Pressure is mounting on Prime Minister Theresa May to promise to safeguard the rights of European Union citizens in the UK after Brexit.
Parliamentary groups in Britain are urging her to make a unilateral declaration as a show of good will to other European governments before Brexit talks start.
May and her ministers have already rejected the idea, claiming such a deal would leave around 2 million British expats across the EU without similar certainty.
Calls from the House of Lords EU Justices Sub-Committee and the cross-party Joint Committee on Human Rights are demanding the rights of 2.9 million EU nationals who came to Britain before the Brexit vote in June are confirmed.
Labour MP Harriet Harman chairs the human rights committee argues EU nationals should not be deported as part of the Brexit deal.
“The government must not use human rights as a bargaining chip,” she said.
“Moreover, the government will continue to have obligations under Article 8 of the European Convention on Human Rights, as we set out in our report.
“The UK government could not deport the large numbers of EU nationals currently in the UK. In the unlikely and unwelcome event that the government sought to deport EU nationals, there could be the potential for significant, expensive and lengthy litigation, leading to considerable legal uncertainty for a prolonged period. These cases would have the potential to clog up and overwhelm the court system.”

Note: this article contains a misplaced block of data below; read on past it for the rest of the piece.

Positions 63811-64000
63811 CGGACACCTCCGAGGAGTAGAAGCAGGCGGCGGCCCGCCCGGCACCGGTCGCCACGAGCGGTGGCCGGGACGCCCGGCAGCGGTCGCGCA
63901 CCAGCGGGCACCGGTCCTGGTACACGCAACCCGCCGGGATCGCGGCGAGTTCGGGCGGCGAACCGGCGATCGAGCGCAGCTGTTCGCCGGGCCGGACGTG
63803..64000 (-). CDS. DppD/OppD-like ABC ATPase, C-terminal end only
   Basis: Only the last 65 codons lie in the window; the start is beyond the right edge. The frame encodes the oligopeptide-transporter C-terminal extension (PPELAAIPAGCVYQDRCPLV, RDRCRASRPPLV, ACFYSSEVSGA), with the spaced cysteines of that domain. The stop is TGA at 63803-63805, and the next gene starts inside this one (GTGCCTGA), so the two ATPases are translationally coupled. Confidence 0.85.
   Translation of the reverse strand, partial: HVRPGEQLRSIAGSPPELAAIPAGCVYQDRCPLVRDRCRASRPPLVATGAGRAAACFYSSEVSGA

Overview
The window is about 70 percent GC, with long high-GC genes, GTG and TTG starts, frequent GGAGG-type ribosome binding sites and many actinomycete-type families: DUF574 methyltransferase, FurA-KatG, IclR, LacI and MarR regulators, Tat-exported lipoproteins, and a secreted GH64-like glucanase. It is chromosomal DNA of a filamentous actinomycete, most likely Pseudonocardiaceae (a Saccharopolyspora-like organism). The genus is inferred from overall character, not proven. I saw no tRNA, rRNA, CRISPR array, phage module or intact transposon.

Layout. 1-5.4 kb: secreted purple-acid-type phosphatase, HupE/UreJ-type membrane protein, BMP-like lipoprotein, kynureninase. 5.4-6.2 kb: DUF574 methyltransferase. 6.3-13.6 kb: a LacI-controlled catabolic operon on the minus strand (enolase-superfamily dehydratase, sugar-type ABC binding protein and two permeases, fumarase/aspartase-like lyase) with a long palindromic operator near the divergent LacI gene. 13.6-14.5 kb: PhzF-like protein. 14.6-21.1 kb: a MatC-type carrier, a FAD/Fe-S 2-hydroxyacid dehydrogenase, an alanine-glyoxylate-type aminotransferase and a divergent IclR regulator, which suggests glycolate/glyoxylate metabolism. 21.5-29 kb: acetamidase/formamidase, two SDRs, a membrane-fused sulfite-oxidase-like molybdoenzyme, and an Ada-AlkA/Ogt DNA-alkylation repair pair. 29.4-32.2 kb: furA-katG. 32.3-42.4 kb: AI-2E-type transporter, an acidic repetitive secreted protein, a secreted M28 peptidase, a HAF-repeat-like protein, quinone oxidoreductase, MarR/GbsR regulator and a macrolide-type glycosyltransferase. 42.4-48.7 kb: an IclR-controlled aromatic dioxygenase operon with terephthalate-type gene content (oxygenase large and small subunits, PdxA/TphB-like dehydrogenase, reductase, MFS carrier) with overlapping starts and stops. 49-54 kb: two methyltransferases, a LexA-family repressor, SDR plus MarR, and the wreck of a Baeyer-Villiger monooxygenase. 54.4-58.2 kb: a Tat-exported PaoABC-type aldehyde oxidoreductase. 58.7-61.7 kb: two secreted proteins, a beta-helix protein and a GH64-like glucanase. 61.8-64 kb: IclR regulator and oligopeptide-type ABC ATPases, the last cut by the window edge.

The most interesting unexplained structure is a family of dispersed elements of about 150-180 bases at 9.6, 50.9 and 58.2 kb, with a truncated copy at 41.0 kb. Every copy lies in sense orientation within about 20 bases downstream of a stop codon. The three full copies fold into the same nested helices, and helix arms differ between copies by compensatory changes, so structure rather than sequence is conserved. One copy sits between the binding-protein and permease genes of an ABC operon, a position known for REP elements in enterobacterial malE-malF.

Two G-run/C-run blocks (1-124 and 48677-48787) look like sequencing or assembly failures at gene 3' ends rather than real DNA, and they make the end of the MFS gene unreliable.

In response, the government says Britain has a ‘long and proud history of protecting human rights’.
Negative and aggressive abuse
“The prime minister has been clear that she wants to protect the status of EU nationals already living here, and the only circumstances in which that wouldn’t be possible is if British citizens’ rights in European member states were not protected in return,” said a Whitehall spokesman.
The Lords committee made their plea after hearing evidence from EU ambassadors.
They explained French, Polish and Romanian nationals in the UK had been the targets of ‘negative and aggressive abuse”.
“Some French expats told me that before June 23 they felt like Londoners and now they feel like foreigners, which is different. Many express a sense of sadness and are waiting for answers,” French ambassador Sylvie Bermann told the Lords.